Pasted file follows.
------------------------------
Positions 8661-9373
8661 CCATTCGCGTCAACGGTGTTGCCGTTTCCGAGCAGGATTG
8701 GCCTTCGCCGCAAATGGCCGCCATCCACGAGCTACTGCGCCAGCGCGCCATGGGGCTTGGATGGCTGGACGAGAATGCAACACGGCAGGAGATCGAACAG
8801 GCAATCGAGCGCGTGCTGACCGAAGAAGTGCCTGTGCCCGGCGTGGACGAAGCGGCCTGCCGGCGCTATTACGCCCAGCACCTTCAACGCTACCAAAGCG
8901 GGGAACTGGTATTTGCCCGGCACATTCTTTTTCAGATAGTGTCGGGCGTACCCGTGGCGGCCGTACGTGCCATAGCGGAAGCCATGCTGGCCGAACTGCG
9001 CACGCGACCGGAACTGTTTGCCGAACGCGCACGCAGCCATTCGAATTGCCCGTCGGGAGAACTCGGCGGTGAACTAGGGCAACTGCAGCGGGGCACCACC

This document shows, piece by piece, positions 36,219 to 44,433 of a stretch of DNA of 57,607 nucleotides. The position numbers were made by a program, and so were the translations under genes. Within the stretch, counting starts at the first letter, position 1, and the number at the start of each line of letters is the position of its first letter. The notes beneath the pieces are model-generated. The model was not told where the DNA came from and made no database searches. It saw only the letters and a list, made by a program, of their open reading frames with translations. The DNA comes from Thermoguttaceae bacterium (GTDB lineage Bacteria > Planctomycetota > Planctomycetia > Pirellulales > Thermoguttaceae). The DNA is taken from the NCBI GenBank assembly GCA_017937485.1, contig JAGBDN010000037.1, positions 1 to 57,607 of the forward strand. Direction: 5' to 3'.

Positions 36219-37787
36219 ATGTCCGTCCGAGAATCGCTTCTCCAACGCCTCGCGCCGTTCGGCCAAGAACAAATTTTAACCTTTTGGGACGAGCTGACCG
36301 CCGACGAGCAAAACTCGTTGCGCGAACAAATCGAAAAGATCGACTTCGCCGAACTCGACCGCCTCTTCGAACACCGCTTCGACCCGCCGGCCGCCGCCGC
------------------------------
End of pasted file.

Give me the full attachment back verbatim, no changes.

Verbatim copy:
Positions 8661-9373
8661 CCATTCGCGTCAACGGTGTTGCCGTTTCCGAGCAGGATTG
8701 GCCTTCGCCGCAAATGGCCGCCATCCACGAGCTACTGCGCCAGCGCGCCATGGGGCTTGGATGGCTGGACGAGAATGCAACACGGCAGGAGATCGAACAG
8801 GCAATCGAGCGCGTGCTGACCGAAGAAGTGCCTGTGCCCGGCGTGGACGAAGCGGCCTGCCGGCGCTATTACGCCCAGCACCTTCAACGCTACCAAAGCG
8901 GGGAACTGGTATTTGCCCGGCACATTCTTTTTCAGATAGTGTCGGGCGTACCCGTGGCGGCCGTACGTGCCATAGCGGAAGCCATGCTGGCCGAACTGCG
9001 CACGCGACCGGAACTGTTTGCCGAACGCGCACGCAGCCATTCGAATTGCCCGTCGGGAGAACTCGGCGGTGAACTAGGGCAACTGCAGCGGGGCACCACC

This document shows, piece by piece, positions 36,219 to 44,433 of a stretch of DNA of 57,607 nucleotides. The position numbers were made by a program, and so were the translations under genes. Within the stretch, counting starts at the first letter, position 1, and the number at the start of each line of letters is the position of its first letter. The notes beneath the pieces are model-generated. The model was not told where the DNA came from and made no database searches. It saw only the letters and a list, made by a program, of their open reading frames with translations. The DNA comes from Thermoguttaceae bacterium (GTDB lineage Bacteria > Planctomycetota > Planctomycetia > Pirellulales > Thermoguttaceae). The DNA is taken from the NCBI GenBank assembly GCA_017937485.1, contig JAGBDN010000037.1, positions 1 to 57,607 of the forward strand. Direction: 5' to 3'.

Positions 36219-37787
36219 ATGTCCGTCCGAGAATCGCTTCTCCAACGCCTCGCGCCGTTCGGCCAAGAACAAATTTTAACCTTTTGGGACGAGCTGACCG
36301 CCGACGAGCAAAACTCGTTGCGCGAACAAATCGAAAAGATCGACTTCGCCGAACTCGACCGCCTCTTCGAACACCGCTTCGACCCGCCGGCCGCCGCCGC